Sensory Anatomy, Morphology, and Neurology: Morphological and Histochemical Features of Odontocete Visual Neocortex; I. Glezer, et al. The Cetacean Ear; D.R. Ketten. Hearing Abilities: Auditory Brainstem Responses in the Harbor Porpoise; N.G. Bibikov. Detection of Tone Glides by the Beluga Whale; C.S. Johnson. Echolocution Abilities: The Rate at which a Harbor Porpoise Uses Echolocution at Night; T. Akamatsu, et al. Target Sonar Discrimination Cues; W.W.L. Au. Acoustic Communication and Behavior: Humpback Whale Song; D.A. Helwig, et al. Seismic Communication in Northern Elephant Seals; C. Shipley, et al. Sensory Systems and Behavior: Multi-Scale Communication by Vertebrates; D.G. Bain. Effects of Adding Sounds to Cod Traps on the Probability of Collisions by Humpback Whales; J. Lein, et al. Bioacoustics; W.C. Verboom. 37 additional articles. Index.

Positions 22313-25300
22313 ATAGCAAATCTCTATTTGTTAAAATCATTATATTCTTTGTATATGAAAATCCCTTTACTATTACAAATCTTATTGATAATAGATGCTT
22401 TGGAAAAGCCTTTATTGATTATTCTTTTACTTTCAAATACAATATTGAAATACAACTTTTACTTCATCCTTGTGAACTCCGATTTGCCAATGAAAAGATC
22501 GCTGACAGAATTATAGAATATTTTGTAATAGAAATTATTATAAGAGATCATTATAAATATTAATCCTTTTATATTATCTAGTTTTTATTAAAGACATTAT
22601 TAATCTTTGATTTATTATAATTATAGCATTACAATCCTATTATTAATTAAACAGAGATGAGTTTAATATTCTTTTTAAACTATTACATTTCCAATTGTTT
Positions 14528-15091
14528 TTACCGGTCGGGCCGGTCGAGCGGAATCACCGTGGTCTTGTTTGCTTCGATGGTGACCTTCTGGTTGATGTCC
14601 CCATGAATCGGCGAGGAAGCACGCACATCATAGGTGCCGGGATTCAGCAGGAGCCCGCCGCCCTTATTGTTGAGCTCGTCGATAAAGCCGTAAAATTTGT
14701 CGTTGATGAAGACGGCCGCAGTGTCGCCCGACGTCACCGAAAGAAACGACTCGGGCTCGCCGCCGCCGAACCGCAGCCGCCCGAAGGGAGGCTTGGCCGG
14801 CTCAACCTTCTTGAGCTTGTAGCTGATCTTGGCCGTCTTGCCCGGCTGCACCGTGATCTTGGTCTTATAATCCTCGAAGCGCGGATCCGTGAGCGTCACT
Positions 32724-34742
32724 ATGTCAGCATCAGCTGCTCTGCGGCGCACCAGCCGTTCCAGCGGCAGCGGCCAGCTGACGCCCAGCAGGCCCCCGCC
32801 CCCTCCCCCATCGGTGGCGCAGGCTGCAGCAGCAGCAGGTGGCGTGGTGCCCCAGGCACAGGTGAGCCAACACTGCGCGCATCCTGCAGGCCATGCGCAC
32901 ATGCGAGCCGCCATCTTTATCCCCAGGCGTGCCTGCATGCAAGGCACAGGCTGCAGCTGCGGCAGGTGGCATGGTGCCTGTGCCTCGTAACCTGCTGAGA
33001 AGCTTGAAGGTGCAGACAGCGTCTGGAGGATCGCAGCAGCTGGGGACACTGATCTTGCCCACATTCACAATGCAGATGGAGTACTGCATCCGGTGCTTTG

This book is a collection of original research papers given at a symposium entitled "Sensory Systems and Behavior of Aquatic Mammals", hosted by the USSR Academy of Sciences. The meeting was held in Moscow from 16 to 25 October, 1991 and involved nearly 100 scientists from around the world. The major headings of the book correspond to the session topics at the symposium. This meeting was not the first dedicated to problems of sensory systems in aquatic mammals. Experts in this field met several times previously to discuss important problems of sensory functions in echolocating animals. symposia on biosonar systems were held in Frascati, Italy in 1966, then in Jersey, France in 1978, and in Helsingor, Denmark in 1986. Papers presented at these meetings were pUblished in books that advanced significantly the understanding of sensory systems (Busnel and Fish, 1980; Nachtigall and Moore, 1988). Initially, echolocating bats were the main subjects of consideration. However, studies on echolocating aquatic mammals, whales and dolphins, increased from one meeting to the next. Indeed, aquatic mammals are of exceptional interest for studying the adaptation of sensory functions for echolocation in specific aquatic environments. As a natural consequence of these developments, the 1989 symposium in Rome was devoted specifically to the sensory systems of cetaceans (Thomas and Kastelein, 1990). This symposium was held within the Fifth International Theriological Congress and was attended by many scientists.
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